by Al Maxey

Issue #574 ------- April 26, 2013
Blind and naked ignorance delivers brawling
judgments, unashamed, on all things all day long.

Alfred, Lord Tennyson (1809-1892)

Sectarians in Blinders
Ridiculous Religious Ranting

Those of you who have followed my body of work (whether it be my writings or my speaking engagements) know that over the years there have been several who have felt "called of God" to oppose every aspect of my ministry (including not only me personally, but members of my family). This used to bother me somewhat during the early years of my service to the Lord and His cause, but I rarely give such people a second thought these days, although I do find their antics interesting (from a purely psychological point of view -- that being one of my major fields of study in both undergraduate and graduate work at the university I attended). One of these critics, and one with whom many of you have crossed paths (and swords) over the years, is John Waddey. I've never met the man, and, to my knowledge, he has never actually heard me preach or teach (and I have been doing so for close to 40 years now). Nevertheless, he regards himself as something of an expert on "all things Maxey," and has consistently, over the years, sought to oppose and expose my "heresy." This he does primarily through his monthly publication Christianity: Then & Now, which he continues to mail out monthly via the US Postal Service, although he hasn't bothered to update his web site in years.

Mr. Waddey is a preacher who lives in Surprise, Arizona and who works with the West Bell Church of Christ. Waddey's monthly periodical is devoted almost exclusively to proclaiming the evils of the "change movement" and its godless "change agents," of whom I am considered by this man to be one of the worst. Hardly a month goes by where he doesn't allude to or quote outright something that I have taught or written (although he will rarely identify me by name), all in an effort to expose the hellish horrors of "change." On his web site Waddey declares me to be a "liberal change agent," as well as "a vocal spokesman for the change movement ... who wishes to reform the church." He continued, "I have recently read eleven books written by the most vocal change agents and frankly it seems to me that Al Maxey is in perfect concert with them on all issues." In other words, if one wishes to perceive all the many ills of this "philosophy of change," all one needs to do is examine the teaching of Al Maxey. I have sought to answer some of his accusations in the past, and those studied responses are contained in the following issues of my Reflections:

  1. Tale of Two Churches -- Issue #243 -- April 5, 2006
  2. Narrow Way or Narrow-Minded? -- Issue #340 -- March 12, 2008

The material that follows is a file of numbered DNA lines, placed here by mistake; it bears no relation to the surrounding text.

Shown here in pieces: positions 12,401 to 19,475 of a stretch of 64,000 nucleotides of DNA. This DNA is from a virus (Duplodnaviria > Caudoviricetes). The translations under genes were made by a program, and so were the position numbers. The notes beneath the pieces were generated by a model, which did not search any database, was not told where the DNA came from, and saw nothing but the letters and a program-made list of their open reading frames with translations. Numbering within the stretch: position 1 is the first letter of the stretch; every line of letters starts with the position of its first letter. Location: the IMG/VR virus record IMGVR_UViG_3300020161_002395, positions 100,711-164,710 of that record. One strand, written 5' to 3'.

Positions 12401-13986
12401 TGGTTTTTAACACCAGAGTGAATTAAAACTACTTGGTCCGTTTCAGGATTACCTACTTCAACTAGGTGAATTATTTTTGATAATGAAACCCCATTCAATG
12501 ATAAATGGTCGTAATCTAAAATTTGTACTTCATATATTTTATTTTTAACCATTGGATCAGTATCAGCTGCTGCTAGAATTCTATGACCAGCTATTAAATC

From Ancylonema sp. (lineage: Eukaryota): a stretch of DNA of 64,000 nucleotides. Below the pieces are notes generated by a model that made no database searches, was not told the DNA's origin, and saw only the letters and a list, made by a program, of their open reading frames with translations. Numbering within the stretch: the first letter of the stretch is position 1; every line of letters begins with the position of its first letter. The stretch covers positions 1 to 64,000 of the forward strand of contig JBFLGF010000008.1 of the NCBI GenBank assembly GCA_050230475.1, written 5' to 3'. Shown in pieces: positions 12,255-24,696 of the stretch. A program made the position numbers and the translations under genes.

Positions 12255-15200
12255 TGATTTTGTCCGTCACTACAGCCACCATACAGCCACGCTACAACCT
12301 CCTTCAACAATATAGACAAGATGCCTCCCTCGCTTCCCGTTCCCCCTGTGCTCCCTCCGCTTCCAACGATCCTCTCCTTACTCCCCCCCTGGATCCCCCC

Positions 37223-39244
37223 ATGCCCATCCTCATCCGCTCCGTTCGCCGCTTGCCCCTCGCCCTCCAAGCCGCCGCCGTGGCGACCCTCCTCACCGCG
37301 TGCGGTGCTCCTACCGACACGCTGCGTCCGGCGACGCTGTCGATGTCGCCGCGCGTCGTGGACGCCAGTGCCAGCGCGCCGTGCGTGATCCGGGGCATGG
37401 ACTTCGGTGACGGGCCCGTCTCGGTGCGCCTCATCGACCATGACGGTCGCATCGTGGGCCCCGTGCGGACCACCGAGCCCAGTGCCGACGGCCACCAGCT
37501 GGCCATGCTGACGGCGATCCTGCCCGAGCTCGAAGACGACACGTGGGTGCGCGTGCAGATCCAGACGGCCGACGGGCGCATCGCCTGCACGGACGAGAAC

3. Applauding at Mom's Funeral -- Issue #371 (part 2) -- October 28, 2008
  4. Rebels Against Religion -- Issue #397 -- May 5, 2009
  5. The Universal One Body -- Issue #406 -- August 3, 2009
  6. Malicious Menace Unmasked -- Issue #428 -- January 22, 2010
  7. The Nature of Legalism -- Issue #435 -- March 12, 2010
  8. Change Agents and Newspeak -- Issue #461 -- October 22, 2010

In his masterful work titled "Heretics," which was published in the year 1905, the remarkable author and thinker G. K. Chesterton (1874-1936) made this astute observation: "The modern world holds certain dogmas so strongly that it does not even know they are dogmas!" In the course of time, human dogmas have a tendency to become elevated to the status of divine decrees, with their proponents not in the least averse to seeking universal imposition of such dubious dogma upon the rest of humanity, with the cruel castigation of all who dare to differ with it following not far behind. Such unequivocal, tyrannical, obstinate absolutism is truly troubling to the spiritually-minded, freedom-loving disciple, yet such militant narrow-mindedness surrounds us in this fallen world of ours. As Alfred North Whitehead (1861-1947) astutely noted: "Wherever there is a creed, there is a heretic round the corner or in his grave." Those who are creed-bound, law-bound, and tradition-bound, are all too often bound and determined to defame and destroy all who differ with them. Simply put, they become obsessed with hounding heretics. [It is rather interesting to note, however, that the Greek word transliterated "heresy" or "heretic" actually conveys the concept of a willingness to divide and separate into various sects or factions based upon opinionated personal choice. In other words, by biblical definition, it is not those who oppose one's opinionated dogma who are the "heretics," but rather the one who insists upon imposing upon others his/her opinions as divine doctrine who is the "heretic."]

A good example of such heretic/heresy hounding over a period of years may be found in the monthly malignings of Mr. Waddey's publication, in which he time and time again sets his crosshairs on those horrid "change agents" and "progressives" who, in his view, are trampling Truth into the muck and mire of their own apostasy. It is an extremely narrow view of things: a type of religious tunnel vision. It is difficult to counter such a narrow perspective, for such persons will rarely consider any facts or circumstances contrary to their conclusions. It's as though they have permanent blinders on. Is it any wonder that Jesus, in His rebuke of these rigid religionists in Matthew 23, characterized them as "blind guides" (vs. 16, 24), "blind fools" (vs. 17), "blind men" (vs. 19), and "blind Pharisees" (vs. 26). When the blind lead the blind, the outcome is inevitable (Matt. 15:14; Luke 6:39), and the tragedy is intensified by the fact that too many of these have chosen not to see! Truly, "there are none so blind as those who will not see" -- a proverb of uncertain origin, although popularized by its repeated use in the Commentary on the Whole Bible written by the English Presbyterian minister Matthew Henry (1662-1714).